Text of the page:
Every year Altamont Gardens (Carlow, Ireland) hosts ‘Snowdrop Week’. It’s a wonderful event for any gardening enthusiasts or anyone who just fancies learning something new. I am a little bit of both…well more the latter! The tour was guided by head gardener Paul Cutter, who has a wealth of knowledge. He brought us through the different varieties, their origin, identifying markings and optimal growing conditions.
Despite traditionally being a woodland species, the snowdrop does very well on the lawn and rose beds. I was distracted for a moment, as the resident Peacock was strutting his stuff to a Peahen – stunning! Drifts of snowdrops can be seen through out the gardens. Snowdrops are from the amaryllis family (Amaryllidaceae) and are identified by three out petals and three inner petals (right). Not to be confused with their relative the snowflake (left), this looks like a bell and has six outer petals. The different markings, sizes and foliage are tools to identify the different varieties.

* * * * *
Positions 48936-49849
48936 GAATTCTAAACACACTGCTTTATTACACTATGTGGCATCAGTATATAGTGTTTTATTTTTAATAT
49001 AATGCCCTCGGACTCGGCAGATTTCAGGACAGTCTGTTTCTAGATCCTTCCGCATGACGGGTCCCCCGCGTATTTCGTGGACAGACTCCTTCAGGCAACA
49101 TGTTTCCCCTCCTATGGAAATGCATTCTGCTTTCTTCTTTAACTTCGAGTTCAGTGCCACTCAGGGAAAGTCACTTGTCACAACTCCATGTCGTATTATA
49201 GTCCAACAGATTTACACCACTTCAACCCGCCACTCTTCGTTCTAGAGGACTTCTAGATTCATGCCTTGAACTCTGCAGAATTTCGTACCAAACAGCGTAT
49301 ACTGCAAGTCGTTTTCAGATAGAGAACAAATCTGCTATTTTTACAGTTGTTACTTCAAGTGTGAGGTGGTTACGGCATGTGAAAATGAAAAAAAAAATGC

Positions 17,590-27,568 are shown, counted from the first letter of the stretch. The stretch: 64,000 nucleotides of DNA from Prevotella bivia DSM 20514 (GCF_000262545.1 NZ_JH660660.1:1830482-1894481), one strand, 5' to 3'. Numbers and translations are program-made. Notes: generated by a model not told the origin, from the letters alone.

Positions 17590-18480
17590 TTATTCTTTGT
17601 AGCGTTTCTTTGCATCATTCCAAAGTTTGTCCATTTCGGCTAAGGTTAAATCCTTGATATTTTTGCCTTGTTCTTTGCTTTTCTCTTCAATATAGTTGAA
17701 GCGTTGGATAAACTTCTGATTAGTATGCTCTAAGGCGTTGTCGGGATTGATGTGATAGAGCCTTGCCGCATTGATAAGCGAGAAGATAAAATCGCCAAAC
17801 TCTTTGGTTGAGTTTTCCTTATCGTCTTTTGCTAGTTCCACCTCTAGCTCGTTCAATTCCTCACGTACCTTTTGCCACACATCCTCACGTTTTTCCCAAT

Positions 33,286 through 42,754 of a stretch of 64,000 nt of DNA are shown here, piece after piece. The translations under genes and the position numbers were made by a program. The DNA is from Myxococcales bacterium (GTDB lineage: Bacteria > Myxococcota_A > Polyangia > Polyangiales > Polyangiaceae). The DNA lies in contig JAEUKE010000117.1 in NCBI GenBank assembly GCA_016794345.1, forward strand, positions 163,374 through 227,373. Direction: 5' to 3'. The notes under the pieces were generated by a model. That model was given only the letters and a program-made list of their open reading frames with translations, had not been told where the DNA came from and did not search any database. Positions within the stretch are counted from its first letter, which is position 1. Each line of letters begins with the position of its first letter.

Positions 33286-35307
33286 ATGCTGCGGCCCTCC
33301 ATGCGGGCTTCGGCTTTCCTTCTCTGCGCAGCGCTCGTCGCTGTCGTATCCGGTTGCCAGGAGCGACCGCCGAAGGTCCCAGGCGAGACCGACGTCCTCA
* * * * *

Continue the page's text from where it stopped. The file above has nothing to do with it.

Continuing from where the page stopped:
Galanthus Hippolyta – Raised in the 1940’s by H. A. Greatorex of Norwich, England who named each variety after a Shakespearian character!
A drift of common snowdrops! A gentle reminder to respect the gardens
This beautiful tall variety is appropriately named by Paul Cutter – Galanthus Elwesii ‘Skyward’ Snowdrops do not like heavy soil, and are loved by slugs and snails!! They are best moved when completely dormant, in mid-summer. But Paul explained this is not practical as they are very difficult to locate and digging for them can damage the tubers. So if you want to divide a clump, wait until the foliage has died down. He advised against buying dry tubers, best to buy them wet. If you have a year when the snowdrops do not bloom, called going blind, the foliage may be too dense. Dividing the tubers may help this and spread your collection!
Remember, you do not need to visit a formal garden to enjoy snowdrops, they are in the woodlands and hedgerows, enjoy!